29 March 2020
  • Paul
    Re: Tree Pollen
    I forgot to add, I get these symptoms in the house too. Apologies for the typing issues in my earlier post. I am typing this from an I phone. Paul
    22 March 2020
  • Paul
    Re: Tree Pollen
    Hi all, I have enjoyed reading your comments. With interest. We have a very large oak near to the front of the property, a very large tree outside of,…
    22 March 2020
  • Andrea
    Re: Tree Pollen
    My husband has a dry tickly cough and with the COVID 19 we are self isolating. I have post nasal drip, so constantly swallowing, a fullness in my head,…
    21 March 2020
  • Strontium
    Re: Tree Pollen
    I also suffer with tree pollen allergy. You need to modify your diet. Food and drink are a massive contributor to your body's histamine levels.…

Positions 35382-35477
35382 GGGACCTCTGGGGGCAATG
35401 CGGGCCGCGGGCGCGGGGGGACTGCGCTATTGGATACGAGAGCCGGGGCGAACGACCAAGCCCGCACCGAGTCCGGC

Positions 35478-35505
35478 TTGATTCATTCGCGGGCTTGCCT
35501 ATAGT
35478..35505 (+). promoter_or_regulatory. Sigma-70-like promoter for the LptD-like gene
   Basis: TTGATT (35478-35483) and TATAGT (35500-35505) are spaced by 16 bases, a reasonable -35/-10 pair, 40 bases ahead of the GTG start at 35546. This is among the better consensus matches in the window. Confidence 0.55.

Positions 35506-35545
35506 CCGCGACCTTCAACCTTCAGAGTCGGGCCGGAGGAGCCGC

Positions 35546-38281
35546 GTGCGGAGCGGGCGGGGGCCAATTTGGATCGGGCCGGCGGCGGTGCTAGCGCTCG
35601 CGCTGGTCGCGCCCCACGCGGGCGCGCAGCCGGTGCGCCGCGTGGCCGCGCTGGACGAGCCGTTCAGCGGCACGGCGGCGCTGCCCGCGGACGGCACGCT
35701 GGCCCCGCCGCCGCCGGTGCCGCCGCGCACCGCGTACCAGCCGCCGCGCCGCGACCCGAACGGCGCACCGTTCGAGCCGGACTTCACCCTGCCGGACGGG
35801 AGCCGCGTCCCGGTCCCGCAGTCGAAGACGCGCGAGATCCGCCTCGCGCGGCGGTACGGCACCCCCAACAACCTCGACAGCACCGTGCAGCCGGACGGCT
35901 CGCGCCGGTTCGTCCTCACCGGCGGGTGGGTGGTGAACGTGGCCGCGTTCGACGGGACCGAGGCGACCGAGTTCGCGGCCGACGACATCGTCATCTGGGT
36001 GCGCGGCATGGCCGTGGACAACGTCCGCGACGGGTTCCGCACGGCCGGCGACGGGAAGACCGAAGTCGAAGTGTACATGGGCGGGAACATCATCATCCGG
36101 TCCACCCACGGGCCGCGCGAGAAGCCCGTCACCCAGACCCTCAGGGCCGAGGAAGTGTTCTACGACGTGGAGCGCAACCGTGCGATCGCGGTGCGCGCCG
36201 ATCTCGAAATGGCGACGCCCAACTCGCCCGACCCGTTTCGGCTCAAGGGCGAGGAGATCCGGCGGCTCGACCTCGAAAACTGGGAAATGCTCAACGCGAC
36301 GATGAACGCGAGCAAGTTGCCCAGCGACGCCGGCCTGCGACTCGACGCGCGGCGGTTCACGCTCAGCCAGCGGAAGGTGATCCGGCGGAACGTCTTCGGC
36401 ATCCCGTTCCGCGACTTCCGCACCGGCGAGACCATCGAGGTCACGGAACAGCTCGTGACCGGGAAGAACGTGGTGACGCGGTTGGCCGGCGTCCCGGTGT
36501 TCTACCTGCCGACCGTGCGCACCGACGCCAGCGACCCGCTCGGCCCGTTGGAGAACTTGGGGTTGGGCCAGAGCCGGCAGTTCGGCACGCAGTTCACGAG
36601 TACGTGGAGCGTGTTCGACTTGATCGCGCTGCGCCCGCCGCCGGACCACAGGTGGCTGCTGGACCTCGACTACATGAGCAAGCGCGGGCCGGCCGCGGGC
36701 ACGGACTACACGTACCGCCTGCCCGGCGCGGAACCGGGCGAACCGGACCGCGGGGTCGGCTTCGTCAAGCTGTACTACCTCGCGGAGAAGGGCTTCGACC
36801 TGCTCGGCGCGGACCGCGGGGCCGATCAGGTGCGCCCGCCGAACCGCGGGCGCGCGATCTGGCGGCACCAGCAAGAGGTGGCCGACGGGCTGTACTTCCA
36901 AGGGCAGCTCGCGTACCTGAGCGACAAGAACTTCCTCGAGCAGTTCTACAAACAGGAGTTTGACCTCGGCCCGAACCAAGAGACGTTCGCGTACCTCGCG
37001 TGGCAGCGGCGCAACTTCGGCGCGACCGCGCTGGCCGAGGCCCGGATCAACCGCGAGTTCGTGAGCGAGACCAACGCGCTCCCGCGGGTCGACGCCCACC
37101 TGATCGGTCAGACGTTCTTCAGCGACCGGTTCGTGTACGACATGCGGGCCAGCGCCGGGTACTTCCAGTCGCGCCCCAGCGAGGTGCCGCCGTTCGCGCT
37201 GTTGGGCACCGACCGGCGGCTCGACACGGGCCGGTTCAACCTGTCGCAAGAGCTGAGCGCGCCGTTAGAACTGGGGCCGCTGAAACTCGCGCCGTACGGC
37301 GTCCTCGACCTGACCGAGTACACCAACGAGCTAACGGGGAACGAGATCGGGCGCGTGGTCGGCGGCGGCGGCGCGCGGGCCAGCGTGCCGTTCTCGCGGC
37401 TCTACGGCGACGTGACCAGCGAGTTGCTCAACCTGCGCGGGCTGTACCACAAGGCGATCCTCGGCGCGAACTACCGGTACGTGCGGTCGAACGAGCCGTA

16 March 2020
  • kmac
    Re: Tree Pollen
    pgm - I am in the same boat. Always suffered from hay fever, but usually just itchy eyes and the tiredness. Last year in March the tree pollen made me…
    15 March 2020
  • Pgm
    Re: Tree Pollen
    I usually get tree pollen allergy between late March and end of May. This year it has started early with itchy throat and eyes and a tendency to cough.…
    13 March 2020
  • satya
    Re: Hayfever Eye Care
    since last 3 years have developed pollen allergy, red tomatto red eyes ,running nose and what not, i stay in india gujarat and dont know how to…
    2 March 2020
  • Lilo
    Re: Tree Pollen
    My son now 13 suffered from really bad tree and grass pollen induced hayfever and also Asthma. He is now in the second year of self funded oral…
    23 February 2020
  • Amy
    Re: Tree Pollen
    Last year suggested with hay fever for first time. I sneeze a lot and get really itchy ears and sometimes itchy eyes. When it gets really bad also…
    8 February 2020